[Newsletter] 2.13.24 | “I’ve not met, flown with, visited, or had any contact whatsoever with Epstein,”

February 1, 2024

What a great month for communication lessons! Click through to the full newsletter to read a great lead line in a New York Times article, an example of why media training really matters, a government agency has no sense of humor (and doesn’t want you to have one either), along with this month’s top blunders. Do we need a new section titled “Trash Talk” to report on Aaron Rodgers? An example of hedged speech, the CEO of Wayfair insults his employees and several more examples of apologies, well, one is a non-apology, but another gets an A+!


“I’ve not met, flown with, visited, or had any contact whatsoever with Epstein,” wrote comedian Jimmy Kimmel in the war on words with Jets quarterback Aaron Rodgers. See the expanded blurb in the full newsletter about trash talk and the power of bad words. Kimmel does go on to add, “Nor will you find my name on any ‘list’ other than the clearly-phony nonsense that soft-brain wackos like yourself can’t seem to distinguish from reality.” We know Elizabeth Taylor claimed there’s no such thing as bad publicity, but we may be reaching the limits. The back and forth may be entertaining, but we doubt it’s good for Mr. Kimmel’s overall image. He ended by writing, “Keep it up, and we’ll debate the facts further in court.” We’ll be watching.

Twitter, @Jimmy Kimmel, January 2, 2024


“The only thing that we’re not doing is we’re not shooting people who come across the border, because of course the Biden administration would charge us with murder,” said Texas Governor Greg Abbott about beefed up security. What can we say about this misguided crack which was picked up and shared by half the world. It’s a shame because the border situation is both a real crisis and a fascinating constitutional question. Much more boring but we wish the Governor had stuck to his comments about the need to have secure borders.

The Hill, “Abbott: ‘We’re not shooting people’ who cross the border because feds ‘would charge us with murder,’” January 11, 2024

“There’s not an expectation of an energy emergency,” said Pablo Vegas, CEO of ERCOT, Texas’s energy grid, adding, “We are not calling for conservation at this point in time.” At the time of this comment, it was 15 degrees in Texas with a windchill below zero and memories of the disastrous power loss three years ago when many people’s pipe’s burst leaving them without water. The lesson? Be careful of inverted speech.

San Antonio Current, “Texans asked to conserve energy Monday as expected demand likely to put strain on electric grid,” January 15, 2024


We at You Don’t Say (formerly the BIMBO memo), love great writing and occasionally there is an opening line, called a ‘lede’ in journalism, which should be shared. Maureen Dowd of the New York Times, started a recent column, “These are the men that try The Times’s soul,” a play on Thomas Paine’s famous line, “These are the times that try men’s souls.” You don’t have to agree with Dowd, and it’s not hard to guess whom she is talking about, but you can admire a great line!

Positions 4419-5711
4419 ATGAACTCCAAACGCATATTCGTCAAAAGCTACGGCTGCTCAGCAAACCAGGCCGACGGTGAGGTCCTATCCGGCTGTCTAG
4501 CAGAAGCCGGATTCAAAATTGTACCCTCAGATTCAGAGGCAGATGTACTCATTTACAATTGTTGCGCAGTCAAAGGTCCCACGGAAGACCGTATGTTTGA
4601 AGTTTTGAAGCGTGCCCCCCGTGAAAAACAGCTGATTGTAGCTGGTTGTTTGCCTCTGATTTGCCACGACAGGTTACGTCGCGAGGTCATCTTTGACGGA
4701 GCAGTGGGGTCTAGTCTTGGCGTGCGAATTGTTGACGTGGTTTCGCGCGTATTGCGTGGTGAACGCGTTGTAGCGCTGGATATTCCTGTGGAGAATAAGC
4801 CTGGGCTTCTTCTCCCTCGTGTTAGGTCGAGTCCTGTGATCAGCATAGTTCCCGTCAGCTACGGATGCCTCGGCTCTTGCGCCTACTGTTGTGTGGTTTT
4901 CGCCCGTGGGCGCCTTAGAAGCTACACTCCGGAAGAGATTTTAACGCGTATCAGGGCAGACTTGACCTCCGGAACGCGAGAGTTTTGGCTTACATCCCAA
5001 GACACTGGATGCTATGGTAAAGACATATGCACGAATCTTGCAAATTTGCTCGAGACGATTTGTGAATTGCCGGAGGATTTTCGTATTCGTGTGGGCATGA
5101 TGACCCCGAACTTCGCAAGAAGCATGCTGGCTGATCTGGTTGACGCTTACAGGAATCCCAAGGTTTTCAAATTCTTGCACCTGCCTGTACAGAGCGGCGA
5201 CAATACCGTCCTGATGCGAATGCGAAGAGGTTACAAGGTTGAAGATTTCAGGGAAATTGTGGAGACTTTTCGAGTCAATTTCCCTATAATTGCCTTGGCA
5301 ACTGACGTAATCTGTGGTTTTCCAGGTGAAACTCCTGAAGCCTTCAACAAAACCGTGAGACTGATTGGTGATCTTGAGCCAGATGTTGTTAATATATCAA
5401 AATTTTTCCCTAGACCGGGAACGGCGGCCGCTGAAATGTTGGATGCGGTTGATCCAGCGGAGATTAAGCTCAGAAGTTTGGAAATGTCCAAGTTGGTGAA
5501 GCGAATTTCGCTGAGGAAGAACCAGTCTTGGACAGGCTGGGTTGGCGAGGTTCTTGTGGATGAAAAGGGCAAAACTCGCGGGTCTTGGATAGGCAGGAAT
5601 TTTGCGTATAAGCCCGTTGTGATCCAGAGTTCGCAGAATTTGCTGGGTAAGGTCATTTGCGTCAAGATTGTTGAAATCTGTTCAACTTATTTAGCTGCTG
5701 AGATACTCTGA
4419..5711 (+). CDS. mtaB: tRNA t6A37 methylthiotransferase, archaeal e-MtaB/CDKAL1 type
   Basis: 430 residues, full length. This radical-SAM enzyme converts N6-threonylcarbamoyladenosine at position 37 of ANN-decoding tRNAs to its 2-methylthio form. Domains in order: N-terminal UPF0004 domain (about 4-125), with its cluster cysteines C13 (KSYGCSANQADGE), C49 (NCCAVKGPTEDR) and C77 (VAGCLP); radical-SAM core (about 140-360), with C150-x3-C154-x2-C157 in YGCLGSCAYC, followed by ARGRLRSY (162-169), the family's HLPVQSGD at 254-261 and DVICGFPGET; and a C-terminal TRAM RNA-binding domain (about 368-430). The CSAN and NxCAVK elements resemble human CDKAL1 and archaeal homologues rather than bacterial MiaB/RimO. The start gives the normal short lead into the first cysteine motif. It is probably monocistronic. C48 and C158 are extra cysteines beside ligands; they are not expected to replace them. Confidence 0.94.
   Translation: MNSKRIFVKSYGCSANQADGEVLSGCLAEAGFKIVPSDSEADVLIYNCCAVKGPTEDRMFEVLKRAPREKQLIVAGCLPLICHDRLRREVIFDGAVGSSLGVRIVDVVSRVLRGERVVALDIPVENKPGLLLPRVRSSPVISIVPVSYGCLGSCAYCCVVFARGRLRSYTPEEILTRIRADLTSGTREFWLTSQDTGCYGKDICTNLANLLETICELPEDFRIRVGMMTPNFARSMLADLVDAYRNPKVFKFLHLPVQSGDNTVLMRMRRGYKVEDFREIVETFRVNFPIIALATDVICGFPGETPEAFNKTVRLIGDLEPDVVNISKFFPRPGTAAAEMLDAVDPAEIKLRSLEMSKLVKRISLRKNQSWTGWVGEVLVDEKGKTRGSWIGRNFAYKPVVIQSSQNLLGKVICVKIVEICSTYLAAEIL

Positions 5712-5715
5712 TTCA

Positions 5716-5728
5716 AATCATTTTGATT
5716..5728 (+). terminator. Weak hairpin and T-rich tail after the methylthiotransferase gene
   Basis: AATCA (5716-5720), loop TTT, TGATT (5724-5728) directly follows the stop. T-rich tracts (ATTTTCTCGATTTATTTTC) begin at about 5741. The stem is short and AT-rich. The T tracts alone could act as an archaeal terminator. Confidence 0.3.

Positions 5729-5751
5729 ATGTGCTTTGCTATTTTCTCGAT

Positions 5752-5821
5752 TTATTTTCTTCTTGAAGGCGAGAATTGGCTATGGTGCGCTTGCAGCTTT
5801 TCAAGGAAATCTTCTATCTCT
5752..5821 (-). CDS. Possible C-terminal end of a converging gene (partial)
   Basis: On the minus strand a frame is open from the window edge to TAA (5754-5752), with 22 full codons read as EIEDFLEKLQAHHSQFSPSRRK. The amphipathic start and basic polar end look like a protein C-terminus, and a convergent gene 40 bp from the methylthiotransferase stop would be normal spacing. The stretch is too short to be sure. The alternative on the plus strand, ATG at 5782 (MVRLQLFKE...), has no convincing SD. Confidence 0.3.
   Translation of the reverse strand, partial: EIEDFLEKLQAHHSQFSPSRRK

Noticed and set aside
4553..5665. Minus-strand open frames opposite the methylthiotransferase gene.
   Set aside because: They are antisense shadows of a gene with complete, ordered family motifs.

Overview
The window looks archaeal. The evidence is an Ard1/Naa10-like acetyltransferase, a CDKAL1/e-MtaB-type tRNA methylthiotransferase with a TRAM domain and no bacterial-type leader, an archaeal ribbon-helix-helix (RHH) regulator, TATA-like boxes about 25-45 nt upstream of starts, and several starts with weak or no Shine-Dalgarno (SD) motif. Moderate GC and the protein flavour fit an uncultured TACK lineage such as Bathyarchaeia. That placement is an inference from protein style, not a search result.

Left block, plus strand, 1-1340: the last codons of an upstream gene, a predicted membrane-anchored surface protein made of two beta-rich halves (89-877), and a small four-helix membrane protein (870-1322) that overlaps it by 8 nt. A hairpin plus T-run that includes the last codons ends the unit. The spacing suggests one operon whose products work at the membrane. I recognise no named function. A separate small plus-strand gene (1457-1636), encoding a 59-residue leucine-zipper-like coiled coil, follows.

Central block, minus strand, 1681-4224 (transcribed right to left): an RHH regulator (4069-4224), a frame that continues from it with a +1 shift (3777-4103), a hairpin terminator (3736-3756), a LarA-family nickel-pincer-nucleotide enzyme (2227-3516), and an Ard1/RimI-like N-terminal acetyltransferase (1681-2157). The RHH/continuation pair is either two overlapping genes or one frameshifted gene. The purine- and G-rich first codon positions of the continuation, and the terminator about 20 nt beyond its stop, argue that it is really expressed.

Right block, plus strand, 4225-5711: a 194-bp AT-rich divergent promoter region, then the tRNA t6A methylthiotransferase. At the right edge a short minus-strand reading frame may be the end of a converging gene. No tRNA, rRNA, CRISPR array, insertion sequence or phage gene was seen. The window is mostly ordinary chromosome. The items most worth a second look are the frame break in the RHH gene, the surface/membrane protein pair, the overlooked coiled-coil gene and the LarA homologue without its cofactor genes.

The New York Times, “Is Trump hell?” January 6, 2024


Dallas-based siblings who went viral on TikTok were asked “What do you love about Mexico?” when touring Mexico City. When asked if they liked Mexico City, Yahritza complained that traffic noise and police sirens woke her up during the night, and Mando and Jairo said they would prefer their home food, such as chicken wings, to the world-famous cuisine of the Mexican capital. As children of immigrants and in a band that specializes in regional Mexican music, the trio still said they much preferred the US. Not the right response. The newfound fame crashed to earth. A good lesson in why media training is so important.

The Dallas Morning News, “Yahritza y Su Esencia explores identity and success as second-generation Latinos,” January 5, 2024


“You have two years to stop being funny,” said the Federal Highway Administration. The problem? In an effort to get motorists’ attention, states have moved from boring generic safety warnings to humor. Massachusetts says, “Use Yah Blinkah” and Utah advises “Driving Basted is for Turkeys.” We love it and point to Southwest Airlines’ long-established use of humor in its mandatory safety briefings. The FHA is concerned people are finding them too funny – and thus distracting. We think it’s worth the risk.

The Wall Street Journal, “Feds to Highway Signs: You Have Two Years to Stop Being Funny,” January 11, 2024


Building on our Winning Communications Blunder of the Month, Aaron Rodgers and his pal ESPN’s Pat McAfee are no strangers to using bad words. “I didn’t know anyone was going to hear it because it was just on digital,” claimed ESPN bad boy star, Pat McAfee, referring to executive management as “old hags.” That qualified as another ‘kind of stupid’ comment given his show averaged 1.7 million views this month and so the story that should have never been became a story that keeps on going.